King’s Ransom: 1970 Mercedes-Benz 600 Pullman

Last week I checked out at a 1972 Mercedes-Benz 600 that looked to be cared for by a wealthy stable owner in north Alabama. Today, we have another W100 to examine, but this one has quite a bit more history to sort through. This 1970 600 for sale in Portland, Oregon isn’t the normal standard wheelbase sedan you are used to seeing but rather it’s the rare Pullman version, which is one of 423 ever produced. Of course, those who ordered these cars usually weren’t your normal private citizens. So who was the original owner of this rolling symbol of power?

CLICK FOR DETAILS: 1970 Mercedes-Benz 600 Pullman on Hemmings

Year: 1970
Model: 600 Pullman
Engine: 6.3 liter V8
Transmission: 4-speed automatic
Mileage: 35,000 km (21,747 mi)
Price: $395,000

1970 Mercedes 600 Pullman

Ordered new by King Idris of Libya the same year he was overthrown by Muammar Gaddafi
Award winning restoration (fully documented)
All mechanicals are new or rebuilt
35,000 km’s (300 km since restoration)
Factory 040G black with bamboo leather
Complete set of factory spares kits and tool pouch
Price: $395,000 firm

The owner of this awesome 600 was King Idris of Libya who according to the build sheet, didn’t have possession of the car for too long. This Pullman was built in July of 1969 but unfortunately Idris was deposed a few months later in a coup d’etat by army officers led by a guy you might have heard of named Muammar Gaddafi. I’ve tracked down a photo of Idris getting out of the car attached below and even more amazingly, the Associated Press actually has video footage of Idris in Turkey on September 2nd, 1969 with the car that can be viewed here. That same day is when Libyan Army officers took control of the country. Naturally, Idris didn’t return to Libya choosing to head to Greece until ultimately going into exile in Egypt until his death in 1983 at the age of 94.

From there, the story is missing some chapters. From what I understand, this car was probably sold off (along with Idris’ other things) and ended up in Japan where it rested for over 20 years. From there, the car made its way to Los Angeles to a new owner where again, it sat. That’s where the current owner found it and sent it over to the Mercedes-Benz Classic Center in Irvine, California for extensive restoration in 2011. Now, it resides in Portland along with the owner’s five (that’s not a typo) other short-wheel-base 600s. I do remember seeing this car on display at Forest Grove Concours d’Elegance last year where it took home the Allen C. Stephens Elegance Award — which I have no idea what that means. I don’t run in the same circles as people who have cars nice enough to park on putting greens.

Now that the seller wants to move on from this Pullman, he is asking a whopping $395,000 – firm, no less. I know that the seller of this car wasn’t aware it was Idris’ car until after he purchased it but I’m sure he might have had an idea it had some kind of diplomatic ownership being so well-versed in 600 ownership. Just for comparison sake, there was a 1968 Pullman that was sold at an auction the Netherlands in 2015 that wasn’t a restored example, but still presentable, for just under $200,000. The notion that this car has some sort of increased value because it was owned for a month by a rather unknown King in Libya almost 48 years ago just doesn’t do it for me. I don’t think prior ownership factors into value unless maybe you were taking about one of the 600s owned by Lennon or Elvis and even then I’m weary. So while this 600 Pullman looks outstanding and surely has a cool history, almost $400,000 might just be a pipe dream number.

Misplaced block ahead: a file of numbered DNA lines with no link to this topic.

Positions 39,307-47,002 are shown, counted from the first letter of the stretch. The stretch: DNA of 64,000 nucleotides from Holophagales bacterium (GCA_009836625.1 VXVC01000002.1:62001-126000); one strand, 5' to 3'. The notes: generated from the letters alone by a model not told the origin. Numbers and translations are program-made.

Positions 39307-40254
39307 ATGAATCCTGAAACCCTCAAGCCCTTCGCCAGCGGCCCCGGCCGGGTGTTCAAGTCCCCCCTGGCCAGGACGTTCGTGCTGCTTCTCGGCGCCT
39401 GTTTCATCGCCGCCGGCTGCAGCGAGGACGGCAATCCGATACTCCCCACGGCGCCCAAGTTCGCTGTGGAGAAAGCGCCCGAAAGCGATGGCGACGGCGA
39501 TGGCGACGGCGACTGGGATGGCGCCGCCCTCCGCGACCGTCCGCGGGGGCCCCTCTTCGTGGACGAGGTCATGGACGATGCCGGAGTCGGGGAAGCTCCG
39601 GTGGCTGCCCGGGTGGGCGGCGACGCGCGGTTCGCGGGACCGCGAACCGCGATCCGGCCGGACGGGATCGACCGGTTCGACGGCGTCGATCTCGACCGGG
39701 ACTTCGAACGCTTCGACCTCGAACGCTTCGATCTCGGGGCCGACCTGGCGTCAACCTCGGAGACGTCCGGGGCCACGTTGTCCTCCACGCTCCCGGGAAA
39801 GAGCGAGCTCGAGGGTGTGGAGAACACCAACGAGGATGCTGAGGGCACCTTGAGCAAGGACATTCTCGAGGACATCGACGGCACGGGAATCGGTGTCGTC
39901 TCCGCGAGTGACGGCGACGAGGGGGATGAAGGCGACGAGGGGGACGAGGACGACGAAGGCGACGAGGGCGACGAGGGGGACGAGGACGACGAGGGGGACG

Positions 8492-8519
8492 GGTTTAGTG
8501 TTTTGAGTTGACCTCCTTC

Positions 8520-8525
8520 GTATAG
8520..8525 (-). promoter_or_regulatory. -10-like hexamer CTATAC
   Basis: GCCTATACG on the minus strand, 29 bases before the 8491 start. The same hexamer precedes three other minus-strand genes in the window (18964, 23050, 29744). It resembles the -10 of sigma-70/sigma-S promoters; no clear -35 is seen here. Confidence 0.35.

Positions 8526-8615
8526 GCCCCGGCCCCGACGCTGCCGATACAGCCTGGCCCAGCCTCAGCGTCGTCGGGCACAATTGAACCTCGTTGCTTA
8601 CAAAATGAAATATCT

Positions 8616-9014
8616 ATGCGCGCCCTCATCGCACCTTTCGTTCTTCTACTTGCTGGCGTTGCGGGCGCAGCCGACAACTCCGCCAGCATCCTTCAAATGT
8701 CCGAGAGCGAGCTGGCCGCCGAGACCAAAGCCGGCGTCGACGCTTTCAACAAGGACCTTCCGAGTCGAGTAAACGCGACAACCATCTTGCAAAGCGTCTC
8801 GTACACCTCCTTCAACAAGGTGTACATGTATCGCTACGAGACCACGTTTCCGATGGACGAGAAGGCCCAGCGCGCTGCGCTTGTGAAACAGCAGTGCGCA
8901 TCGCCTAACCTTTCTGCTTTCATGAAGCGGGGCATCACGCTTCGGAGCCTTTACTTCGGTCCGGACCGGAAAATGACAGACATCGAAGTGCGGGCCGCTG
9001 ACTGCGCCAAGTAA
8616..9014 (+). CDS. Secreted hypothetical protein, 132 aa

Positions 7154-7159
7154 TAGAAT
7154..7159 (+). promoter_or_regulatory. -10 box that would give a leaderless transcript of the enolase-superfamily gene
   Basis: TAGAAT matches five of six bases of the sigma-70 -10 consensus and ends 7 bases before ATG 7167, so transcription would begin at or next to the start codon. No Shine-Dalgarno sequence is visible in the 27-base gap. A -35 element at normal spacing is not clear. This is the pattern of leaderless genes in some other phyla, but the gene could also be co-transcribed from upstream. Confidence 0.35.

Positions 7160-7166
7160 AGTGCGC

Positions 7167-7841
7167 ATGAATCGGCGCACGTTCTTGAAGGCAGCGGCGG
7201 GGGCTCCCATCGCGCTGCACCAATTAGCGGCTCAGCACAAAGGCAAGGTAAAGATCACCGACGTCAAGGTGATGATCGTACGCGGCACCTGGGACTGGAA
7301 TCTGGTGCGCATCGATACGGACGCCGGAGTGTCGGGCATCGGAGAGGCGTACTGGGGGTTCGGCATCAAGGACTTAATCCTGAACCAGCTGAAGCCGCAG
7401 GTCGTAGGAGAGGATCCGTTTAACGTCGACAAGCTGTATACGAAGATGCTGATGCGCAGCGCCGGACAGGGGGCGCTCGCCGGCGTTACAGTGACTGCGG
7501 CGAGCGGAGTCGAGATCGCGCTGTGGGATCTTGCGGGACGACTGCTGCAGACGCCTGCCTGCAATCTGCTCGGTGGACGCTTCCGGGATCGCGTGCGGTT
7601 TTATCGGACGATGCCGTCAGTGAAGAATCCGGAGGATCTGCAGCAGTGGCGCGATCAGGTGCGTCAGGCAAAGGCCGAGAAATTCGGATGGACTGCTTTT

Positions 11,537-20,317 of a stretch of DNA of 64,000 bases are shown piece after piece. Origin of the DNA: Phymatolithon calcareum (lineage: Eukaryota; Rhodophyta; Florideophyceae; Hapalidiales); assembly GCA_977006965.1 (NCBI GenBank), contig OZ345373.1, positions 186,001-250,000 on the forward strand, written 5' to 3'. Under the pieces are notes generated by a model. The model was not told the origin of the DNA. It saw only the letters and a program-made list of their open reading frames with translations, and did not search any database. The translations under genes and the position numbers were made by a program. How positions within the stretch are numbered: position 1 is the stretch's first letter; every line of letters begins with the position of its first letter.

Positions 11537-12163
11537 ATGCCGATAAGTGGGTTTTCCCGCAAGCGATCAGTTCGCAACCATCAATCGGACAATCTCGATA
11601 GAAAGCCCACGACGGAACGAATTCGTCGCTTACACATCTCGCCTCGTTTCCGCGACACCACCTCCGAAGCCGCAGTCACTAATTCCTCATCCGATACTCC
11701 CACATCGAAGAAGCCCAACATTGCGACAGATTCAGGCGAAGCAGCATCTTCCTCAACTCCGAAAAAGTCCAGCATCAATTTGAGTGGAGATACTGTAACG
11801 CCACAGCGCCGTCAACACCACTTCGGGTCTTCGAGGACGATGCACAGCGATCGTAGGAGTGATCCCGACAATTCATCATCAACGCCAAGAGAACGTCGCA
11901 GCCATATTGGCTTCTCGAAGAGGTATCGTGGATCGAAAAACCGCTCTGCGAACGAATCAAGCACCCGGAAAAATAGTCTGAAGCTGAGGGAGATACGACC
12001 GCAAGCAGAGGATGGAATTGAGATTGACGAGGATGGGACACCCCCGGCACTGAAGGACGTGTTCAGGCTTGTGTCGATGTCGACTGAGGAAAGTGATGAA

– Andrew

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5 Comments

  1. I confess I have always loved these Pullmans……I remember when they brought fifty grand tops…….since I too dont run in those circles of absurdly tax sheltered disposable income, I can only guess what this is worth today. I’m thinking it will end up in Switzerland driven by an Omar Sharif (RIP) like fellow. Too boot, I’m old enough to remember when Idris was deposed…back when we didnt worry about the Mideast unless it was Israel.

  2. Ownership history would have been more interesting if this one was owned by Idi Amin. Especially if the “specialty” cooking equipment was included. 😉

  3. I’d say the value in this car is that it all works; supposedly. From what I’ve read these cars are incredibly expensive to restore.

  4. “The notion that this car has some sort of increased value because it was owned for a month by a rather unknown King in Libya almost 48 years ago just doesn’t do it for me. ”
    I don’t think the price has any influence from the ownership history. It is influenced by the fact that this 600 was fully restored. My guess the owner spent almost the asking price to restore this beautiful machine. These as we all know are not inexpensive cars to maintain let alone restore.

  5. This is another’s example of why I really enjoy this blog. I would never cross paths with this car, and it’s worth a look, if nothing else. Not for the ownership history, but its condition makes it valuable. I have no idea of its value, nor do I care. These beasts represent an amazing period in history, and they are quite stunning. They are a labor of love most of all, as far as I can tell. I hope this one finds a good home.

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